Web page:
Tag Archives: Literary Fiction

Review: The Bar Harbor Retirement Home for Famous Writers and Their Muses

The Bar Harbor Retirement Hone for Famous Writers and Their Muses

The Bar Harbor Retirement Home for Famous Writers and Their Muses
By Terri-Lynne DeFino
William Morrow Paperbacks, 9780062742674, June 2018, 336pp.

The Short of It:

I’m a sucker for stories about writers.

The Rest of It:

The Bar Harbor Retirement Home is home to a group of retired writers and what a group they are! Some have had relationships with one  another, others have collaborated with each other, and some are still collaborating as they live out their final days.

What makes this story entertaining is that there is a story within a story as Alfonse Carducci, writes what could be his final story, and this new work of his is inspired by his caregiver, Cecibel. Cecibel, although much younger than Alfonse cannot help but be smitten with him. As a fan, she finds his work thrilling. There is just something about his charm and wit that hold her captive.

Usually, I am not a fan of the “story within a story” device but in this case, I didn’t mind it. Carducci writes what is essentially a love story and again, not something I’d typically enjoy but I did find myself wanting to know how that story would end.

The ending didn’t go the way I expected it to but all in all, it was an enjoyable read.

Source: Review copy provided by the publisher.
Disclosure: This post contains Indiebound affiliate links.


Review: Exit West

Exit West

Exit West
By Moshin Hamid
Riverhead Books, 9780735212206, February 2018, 256pp.

The Short of It:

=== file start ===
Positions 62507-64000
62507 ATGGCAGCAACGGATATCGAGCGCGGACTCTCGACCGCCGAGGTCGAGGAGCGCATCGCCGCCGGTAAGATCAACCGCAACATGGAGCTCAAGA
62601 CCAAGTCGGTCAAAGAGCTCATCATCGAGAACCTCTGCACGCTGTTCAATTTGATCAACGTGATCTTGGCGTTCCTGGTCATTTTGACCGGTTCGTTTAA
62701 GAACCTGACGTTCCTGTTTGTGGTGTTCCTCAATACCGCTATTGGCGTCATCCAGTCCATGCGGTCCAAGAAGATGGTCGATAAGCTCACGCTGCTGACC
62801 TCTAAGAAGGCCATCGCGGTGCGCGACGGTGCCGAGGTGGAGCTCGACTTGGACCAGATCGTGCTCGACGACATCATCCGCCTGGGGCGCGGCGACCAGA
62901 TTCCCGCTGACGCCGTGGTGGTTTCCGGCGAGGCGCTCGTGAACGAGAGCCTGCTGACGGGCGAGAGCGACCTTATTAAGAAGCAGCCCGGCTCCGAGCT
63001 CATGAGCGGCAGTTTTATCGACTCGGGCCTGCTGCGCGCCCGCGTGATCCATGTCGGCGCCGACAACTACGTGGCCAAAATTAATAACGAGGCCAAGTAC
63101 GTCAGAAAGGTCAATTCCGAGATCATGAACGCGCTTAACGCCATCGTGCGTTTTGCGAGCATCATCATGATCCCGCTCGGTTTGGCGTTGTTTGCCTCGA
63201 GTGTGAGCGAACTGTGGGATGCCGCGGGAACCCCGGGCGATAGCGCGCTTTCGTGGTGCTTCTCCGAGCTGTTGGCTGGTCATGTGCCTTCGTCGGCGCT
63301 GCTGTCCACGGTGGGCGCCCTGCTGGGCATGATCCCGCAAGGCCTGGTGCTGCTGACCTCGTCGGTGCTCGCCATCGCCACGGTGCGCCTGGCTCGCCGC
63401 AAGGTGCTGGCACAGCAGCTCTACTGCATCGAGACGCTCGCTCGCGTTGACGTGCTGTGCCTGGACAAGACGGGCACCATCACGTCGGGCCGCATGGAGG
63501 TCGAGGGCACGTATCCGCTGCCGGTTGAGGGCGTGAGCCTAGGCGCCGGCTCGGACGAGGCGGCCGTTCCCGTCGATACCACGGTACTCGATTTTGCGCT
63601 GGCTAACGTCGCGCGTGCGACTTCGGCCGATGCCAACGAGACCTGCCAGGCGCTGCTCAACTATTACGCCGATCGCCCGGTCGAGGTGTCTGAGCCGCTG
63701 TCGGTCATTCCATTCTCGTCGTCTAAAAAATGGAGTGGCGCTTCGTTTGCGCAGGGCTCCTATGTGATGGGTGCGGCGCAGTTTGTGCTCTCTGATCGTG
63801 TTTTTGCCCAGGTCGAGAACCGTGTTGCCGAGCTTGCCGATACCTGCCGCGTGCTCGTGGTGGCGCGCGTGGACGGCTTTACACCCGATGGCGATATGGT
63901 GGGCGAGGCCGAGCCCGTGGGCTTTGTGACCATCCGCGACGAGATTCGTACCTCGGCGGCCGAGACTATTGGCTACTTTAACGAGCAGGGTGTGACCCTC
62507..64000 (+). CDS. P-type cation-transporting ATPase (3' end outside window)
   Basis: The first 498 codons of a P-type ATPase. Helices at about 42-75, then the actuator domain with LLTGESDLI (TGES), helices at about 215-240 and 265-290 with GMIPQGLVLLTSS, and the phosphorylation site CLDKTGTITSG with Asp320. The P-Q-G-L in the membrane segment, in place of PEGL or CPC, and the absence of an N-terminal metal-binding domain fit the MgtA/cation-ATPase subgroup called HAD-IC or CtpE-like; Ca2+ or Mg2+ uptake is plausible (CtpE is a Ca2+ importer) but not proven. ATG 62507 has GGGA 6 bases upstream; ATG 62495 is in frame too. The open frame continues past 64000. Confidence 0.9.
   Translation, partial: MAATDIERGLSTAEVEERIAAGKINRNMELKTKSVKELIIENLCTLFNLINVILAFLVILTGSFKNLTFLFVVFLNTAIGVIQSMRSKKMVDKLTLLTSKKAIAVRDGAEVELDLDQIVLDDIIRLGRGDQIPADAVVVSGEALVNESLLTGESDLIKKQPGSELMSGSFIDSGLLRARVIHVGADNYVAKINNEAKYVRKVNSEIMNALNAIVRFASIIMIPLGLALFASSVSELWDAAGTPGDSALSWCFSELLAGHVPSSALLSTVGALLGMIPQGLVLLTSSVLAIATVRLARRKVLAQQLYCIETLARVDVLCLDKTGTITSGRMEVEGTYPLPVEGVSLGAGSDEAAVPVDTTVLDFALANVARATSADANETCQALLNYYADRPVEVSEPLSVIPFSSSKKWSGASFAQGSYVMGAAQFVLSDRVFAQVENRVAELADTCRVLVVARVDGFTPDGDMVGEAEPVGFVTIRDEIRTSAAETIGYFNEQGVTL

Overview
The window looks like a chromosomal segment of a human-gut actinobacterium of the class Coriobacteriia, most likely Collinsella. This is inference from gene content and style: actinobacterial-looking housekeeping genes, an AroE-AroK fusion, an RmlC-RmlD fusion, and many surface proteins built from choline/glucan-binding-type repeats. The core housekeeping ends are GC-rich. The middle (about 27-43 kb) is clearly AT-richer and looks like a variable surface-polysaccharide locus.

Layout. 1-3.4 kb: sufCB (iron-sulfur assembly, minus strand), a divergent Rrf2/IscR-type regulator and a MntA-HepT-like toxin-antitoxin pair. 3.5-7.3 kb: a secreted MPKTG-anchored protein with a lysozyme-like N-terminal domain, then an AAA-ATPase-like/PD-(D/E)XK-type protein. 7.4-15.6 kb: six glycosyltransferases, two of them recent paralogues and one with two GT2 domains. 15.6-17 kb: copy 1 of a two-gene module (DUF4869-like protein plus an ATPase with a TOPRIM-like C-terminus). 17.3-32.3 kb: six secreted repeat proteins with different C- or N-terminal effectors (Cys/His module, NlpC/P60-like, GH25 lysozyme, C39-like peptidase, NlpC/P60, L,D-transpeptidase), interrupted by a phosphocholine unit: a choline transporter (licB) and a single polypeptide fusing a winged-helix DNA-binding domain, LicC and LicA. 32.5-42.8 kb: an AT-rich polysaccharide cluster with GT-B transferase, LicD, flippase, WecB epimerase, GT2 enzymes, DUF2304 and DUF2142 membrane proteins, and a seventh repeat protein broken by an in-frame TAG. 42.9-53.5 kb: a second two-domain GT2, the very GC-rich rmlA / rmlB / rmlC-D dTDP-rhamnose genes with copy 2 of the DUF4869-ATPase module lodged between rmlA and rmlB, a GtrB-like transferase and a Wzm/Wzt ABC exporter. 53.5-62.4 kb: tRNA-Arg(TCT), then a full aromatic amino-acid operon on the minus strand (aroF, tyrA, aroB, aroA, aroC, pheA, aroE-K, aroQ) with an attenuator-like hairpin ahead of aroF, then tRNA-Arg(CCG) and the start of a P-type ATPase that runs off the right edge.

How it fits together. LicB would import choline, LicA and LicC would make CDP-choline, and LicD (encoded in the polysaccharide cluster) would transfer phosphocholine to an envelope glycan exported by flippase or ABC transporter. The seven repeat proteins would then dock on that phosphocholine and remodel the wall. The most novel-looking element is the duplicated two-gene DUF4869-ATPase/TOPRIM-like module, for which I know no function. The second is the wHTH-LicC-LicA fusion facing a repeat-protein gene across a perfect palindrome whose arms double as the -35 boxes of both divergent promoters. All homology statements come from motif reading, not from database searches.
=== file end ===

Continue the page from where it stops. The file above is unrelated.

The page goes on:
Not at all what I was expecting.

The Rest of It:

When my book club selected this book several months ago at our yearly selection meeting, I was eager to read it because of all the reviews I had read but I skimmed those reviews because I didn’t want to know too much about it.

Well, I have to tell you that the story is very unique. In an unnamed, war-torn country, two people meet. Nadia is more head-strong and determined and Saeed is more soft-spoken and sincere but the two marry and find themselves transported to other countries as they try to escape the current war zone they are in. They move from country to country by going through doors, sometimes guarded, sometimes not.

It took me a little while to realize that they were actually going from country to country by these doors. Yes, it’s very “Narnia” and to be honest, I didn’t love this fantastical element. However, after discussing it with the group, I do understand the author’s choice to use it as a means to convey their immediate situation. It would be difficult to enter into a country and not know the language or to be hated, instantly, upon your arrival. Open the door, step through and immediately find yourselves in an uncomfortable situation.

Given the current state of the country I live in, I feel that the author did a good job of raising our awareness without shoving it down our throats. It hit all of us while discussing the book that the immigration issue is only going to get worse as people flee their countries out of desperation.

In the end, this was not a “fun” or entertaining read but it’s not a dark or depressing read either. The author keeps it somewhat light but it’s definitely a story that stays with you.

Source: Borrowed
Disclosure: This post contains Indiebound affiliate links.